Ever since Gravity’s Rainbow (1973), which shared a National Book Award and was given, then denied a Pulitzer Prize (on account of its “obscenity”), it’s been obvious, even to much of the so-called literary establishment, that Thomas Pynchon is one of our contemporary classics: a true polymath, formidably learned and technically unparalleled, who understands as few of his readers can the essential symbiosis between C.P. Snow’s “two cultures” of science and technology. Pynchon’s long-awaited new novel (reportedly 20 years in the making) is a huge and almost uniformly entertaining tale set in the late-18th century and tracing the fortunes and follies of Charles Mason and Jeremiah Dixon, the British astronomers and surveyors who established the boundary between Pennsylvania and Maryland that would divide young America between South and North, slaveholding and free—and unite the two scientists, despite their contrasting histories and temperaments, in a continuing quest for knowledge expressed as their “transits” from Old World to New, past to future, ignorance to transcendence. Their story is a contentious chronicle of tasks undertaken and both intellectual and bodily hungers satisfied to varying degrees, on several continents, and in the company of such historical worthies as Franklin and Washington and such scarcely less imposing counterparts as an erudite canine and a mechanical talking duck. Readers who are willing, therefore, to let Pynchon be Pynchon should tune in gratefully to this ambitious novel’s dizzy anachronisms and period fustian (its language closely recalls that of the book it otherwise resembles as well: John Barth’s The Sot-Weed Factor). Not all will cotton to Pynchon’s unregenerate wordplay (“Sirius business” may be his worst pun, though “Dutch Ado about nothing” runs it close), even if he does find a passable rhyme for “Philadelphia.” But the gags are strictly incidental, in a powerfully imagined vision of worlds in embryo and in collision that weds, as no fiction before, the romance of science with the romance of America.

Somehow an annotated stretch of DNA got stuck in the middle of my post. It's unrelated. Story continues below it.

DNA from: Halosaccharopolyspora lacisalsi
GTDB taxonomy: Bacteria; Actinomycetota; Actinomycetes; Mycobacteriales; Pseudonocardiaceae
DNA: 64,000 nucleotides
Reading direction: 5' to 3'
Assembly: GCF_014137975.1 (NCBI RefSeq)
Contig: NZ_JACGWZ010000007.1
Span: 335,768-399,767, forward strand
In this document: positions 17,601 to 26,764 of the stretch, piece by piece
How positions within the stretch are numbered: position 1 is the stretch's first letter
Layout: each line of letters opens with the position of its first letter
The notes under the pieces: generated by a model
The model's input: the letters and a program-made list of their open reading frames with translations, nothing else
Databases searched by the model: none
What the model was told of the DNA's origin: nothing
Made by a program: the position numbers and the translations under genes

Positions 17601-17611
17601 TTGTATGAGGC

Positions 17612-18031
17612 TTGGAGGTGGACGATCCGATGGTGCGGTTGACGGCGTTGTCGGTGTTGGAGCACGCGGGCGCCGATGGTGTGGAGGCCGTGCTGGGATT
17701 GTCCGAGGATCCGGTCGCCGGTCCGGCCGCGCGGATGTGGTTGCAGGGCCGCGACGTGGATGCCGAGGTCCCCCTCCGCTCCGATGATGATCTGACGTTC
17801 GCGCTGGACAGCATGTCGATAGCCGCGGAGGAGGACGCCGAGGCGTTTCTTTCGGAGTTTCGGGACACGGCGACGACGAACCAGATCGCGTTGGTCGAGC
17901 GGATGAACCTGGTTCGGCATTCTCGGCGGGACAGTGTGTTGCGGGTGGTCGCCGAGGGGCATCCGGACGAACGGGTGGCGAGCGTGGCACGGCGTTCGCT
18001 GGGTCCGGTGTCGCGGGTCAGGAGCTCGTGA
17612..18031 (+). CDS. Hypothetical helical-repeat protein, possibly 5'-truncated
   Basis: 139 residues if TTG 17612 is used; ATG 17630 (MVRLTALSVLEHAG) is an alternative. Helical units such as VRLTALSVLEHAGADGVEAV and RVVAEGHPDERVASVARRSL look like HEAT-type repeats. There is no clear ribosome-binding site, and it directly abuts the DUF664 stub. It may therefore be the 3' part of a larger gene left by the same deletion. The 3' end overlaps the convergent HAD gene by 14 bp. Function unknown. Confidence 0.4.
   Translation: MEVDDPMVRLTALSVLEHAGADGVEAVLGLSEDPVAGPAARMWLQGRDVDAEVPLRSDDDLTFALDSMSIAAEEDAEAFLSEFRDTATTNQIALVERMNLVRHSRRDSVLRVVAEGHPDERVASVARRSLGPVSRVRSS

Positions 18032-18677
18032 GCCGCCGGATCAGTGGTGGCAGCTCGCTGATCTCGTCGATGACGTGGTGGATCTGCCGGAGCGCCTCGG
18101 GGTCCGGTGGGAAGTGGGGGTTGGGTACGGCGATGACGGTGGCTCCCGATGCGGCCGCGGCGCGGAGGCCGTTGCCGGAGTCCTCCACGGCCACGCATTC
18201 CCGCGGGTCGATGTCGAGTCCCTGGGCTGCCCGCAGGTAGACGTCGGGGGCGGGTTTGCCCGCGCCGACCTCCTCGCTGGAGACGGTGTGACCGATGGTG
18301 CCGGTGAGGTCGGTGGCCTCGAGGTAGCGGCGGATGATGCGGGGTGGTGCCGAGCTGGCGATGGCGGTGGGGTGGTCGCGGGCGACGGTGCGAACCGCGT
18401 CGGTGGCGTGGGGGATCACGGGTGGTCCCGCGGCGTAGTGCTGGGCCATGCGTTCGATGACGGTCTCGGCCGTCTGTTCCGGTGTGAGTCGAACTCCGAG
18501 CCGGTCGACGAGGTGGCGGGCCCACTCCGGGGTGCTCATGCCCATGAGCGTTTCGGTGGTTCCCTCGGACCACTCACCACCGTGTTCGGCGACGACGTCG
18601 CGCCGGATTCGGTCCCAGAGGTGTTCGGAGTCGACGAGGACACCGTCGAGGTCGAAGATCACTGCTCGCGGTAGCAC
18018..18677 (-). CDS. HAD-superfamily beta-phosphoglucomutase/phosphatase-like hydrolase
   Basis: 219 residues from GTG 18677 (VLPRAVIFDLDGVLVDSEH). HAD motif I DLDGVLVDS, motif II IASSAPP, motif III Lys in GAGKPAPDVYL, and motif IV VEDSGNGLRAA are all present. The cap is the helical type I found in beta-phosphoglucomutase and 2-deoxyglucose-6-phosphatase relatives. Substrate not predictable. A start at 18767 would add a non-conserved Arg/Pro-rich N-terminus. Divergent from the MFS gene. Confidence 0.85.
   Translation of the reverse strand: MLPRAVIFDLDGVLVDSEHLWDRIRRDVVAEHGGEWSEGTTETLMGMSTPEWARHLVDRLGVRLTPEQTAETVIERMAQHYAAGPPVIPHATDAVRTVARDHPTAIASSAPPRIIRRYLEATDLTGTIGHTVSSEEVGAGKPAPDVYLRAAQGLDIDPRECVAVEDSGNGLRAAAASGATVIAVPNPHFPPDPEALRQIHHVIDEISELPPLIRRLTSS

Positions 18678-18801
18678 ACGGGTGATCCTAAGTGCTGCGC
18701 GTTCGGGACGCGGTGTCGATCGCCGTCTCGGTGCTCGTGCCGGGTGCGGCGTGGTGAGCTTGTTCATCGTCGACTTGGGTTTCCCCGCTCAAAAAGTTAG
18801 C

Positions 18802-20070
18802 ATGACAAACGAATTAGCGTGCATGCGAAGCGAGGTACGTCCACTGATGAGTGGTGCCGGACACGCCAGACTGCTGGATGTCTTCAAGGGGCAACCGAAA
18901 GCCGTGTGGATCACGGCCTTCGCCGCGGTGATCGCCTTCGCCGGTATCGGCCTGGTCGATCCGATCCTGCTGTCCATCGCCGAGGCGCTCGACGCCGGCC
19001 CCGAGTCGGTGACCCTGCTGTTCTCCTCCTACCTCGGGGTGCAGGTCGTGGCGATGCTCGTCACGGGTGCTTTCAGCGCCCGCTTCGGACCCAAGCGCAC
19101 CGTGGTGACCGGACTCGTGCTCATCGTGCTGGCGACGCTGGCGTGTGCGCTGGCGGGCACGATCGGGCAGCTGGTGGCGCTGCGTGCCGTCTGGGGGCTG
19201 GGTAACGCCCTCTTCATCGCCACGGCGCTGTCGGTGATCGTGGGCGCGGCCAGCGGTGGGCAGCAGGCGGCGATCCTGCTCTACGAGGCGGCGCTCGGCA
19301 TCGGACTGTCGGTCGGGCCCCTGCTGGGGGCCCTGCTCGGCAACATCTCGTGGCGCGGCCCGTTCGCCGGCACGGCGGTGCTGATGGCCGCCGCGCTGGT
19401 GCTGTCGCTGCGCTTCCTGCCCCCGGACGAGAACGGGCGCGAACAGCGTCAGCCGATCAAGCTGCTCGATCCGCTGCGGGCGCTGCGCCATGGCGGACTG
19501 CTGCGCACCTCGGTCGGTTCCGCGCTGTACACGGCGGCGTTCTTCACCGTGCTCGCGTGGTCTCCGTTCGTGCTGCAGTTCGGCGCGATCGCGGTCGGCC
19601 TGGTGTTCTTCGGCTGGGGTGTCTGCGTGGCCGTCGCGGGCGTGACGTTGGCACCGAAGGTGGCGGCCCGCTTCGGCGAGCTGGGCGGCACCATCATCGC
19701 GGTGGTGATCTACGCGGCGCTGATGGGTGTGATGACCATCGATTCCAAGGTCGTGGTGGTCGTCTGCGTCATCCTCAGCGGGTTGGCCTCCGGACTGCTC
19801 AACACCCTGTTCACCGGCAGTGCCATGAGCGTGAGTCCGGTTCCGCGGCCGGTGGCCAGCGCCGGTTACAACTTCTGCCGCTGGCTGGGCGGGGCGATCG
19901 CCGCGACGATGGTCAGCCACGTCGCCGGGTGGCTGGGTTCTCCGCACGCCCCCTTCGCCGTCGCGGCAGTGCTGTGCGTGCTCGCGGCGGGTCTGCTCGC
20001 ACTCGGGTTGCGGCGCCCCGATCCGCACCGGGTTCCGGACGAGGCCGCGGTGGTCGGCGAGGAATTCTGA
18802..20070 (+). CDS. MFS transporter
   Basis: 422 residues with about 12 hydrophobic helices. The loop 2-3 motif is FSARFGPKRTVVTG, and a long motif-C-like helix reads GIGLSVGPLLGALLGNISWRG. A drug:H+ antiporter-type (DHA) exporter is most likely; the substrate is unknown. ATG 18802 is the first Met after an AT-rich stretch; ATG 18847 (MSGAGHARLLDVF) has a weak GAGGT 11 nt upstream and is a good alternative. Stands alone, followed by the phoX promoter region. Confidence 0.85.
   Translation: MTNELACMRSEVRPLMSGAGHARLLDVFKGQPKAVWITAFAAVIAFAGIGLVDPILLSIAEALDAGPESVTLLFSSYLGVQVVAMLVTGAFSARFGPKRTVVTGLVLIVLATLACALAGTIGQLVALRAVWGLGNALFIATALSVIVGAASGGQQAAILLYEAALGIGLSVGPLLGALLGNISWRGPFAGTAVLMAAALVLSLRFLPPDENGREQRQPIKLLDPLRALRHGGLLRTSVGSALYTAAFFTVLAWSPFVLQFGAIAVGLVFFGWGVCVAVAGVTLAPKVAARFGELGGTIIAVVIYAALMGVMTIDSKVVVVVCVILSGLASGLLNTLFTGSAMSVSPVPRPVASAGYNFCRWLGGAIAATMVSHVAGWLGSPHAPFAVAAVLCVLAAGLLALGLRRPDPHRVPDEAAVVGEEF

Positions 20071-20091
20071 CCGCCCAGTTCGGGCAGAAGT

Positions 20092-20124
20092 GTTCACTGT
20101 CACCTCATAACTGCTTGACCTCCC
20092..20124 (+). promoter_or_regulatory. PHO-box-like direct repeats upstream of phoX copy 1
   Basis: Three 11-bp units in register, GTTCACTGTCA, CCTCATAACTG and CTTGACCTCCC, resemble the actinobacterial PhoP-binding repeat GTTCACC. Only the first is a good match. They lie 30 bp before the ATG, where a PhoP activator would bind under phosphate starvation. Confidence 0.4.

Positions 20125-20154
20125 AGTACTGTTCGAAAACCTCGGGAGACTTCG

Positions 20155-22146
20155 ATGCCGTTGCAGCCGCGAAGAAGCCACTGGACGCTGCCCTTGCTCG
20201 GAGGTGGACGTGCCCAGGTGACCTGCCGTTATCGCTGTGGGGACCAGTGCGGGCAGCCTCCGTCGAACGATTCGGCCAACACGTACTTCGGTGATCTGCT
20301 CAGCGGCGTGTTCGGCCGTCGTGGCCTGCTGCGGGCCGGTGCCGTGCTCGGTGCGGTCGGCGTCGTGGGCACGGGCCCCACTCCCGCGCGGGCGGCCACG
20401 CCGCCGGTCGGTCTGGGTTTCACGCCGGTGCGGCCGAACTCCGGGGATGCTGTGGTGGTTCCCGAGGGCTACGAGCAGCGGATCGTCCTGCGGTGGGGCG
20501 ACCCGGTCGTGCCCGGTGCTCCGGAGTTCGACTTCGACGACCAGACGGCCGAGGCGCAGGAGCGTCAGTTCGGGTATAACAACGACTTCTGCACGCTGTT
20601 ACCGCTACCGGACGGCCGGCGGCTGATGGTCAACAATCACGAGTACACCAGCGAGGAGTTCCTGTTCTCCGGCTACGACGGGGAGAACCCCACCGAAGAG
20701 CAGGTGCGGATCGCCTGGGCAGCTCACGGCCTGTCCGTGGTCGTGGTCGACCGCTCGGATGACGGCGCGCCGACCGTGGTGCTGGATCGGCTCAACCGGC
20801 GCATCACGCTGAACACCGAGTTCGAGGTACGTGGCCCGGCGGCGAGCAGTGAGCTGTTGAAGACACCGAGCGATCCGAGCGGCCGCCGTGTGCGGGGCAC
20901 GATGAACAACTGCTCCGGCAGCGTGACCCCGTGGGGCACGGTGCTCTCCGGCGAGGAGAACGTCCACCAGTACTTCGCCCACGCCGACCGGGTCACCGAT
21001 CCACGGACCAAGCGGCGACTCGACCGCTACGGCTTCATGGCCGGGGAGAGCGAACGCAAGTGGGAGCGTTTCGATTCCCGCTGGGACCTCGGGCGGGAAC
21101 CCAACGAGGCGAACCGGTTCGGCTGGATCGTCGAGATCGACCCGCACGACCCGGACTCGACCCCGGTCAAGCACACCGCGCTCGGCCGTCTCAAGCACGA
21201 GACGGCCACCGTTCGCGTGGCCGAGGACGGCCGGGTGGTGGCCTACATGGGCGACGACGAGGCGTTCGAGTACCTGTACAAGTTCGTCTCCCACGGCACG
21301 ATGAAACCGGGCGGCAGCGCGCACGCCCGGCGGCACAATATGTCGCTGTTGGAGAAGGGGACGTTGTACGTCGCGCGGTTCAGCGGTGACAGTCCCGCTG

Reading Pynchon may be likened to what one of his characters says here about deciphering the “equation” presented by the stars in their courses: “A lonely, uncompensated, perhaps even impossible Task,—yet some of us must be ever seeking it, I suppose.”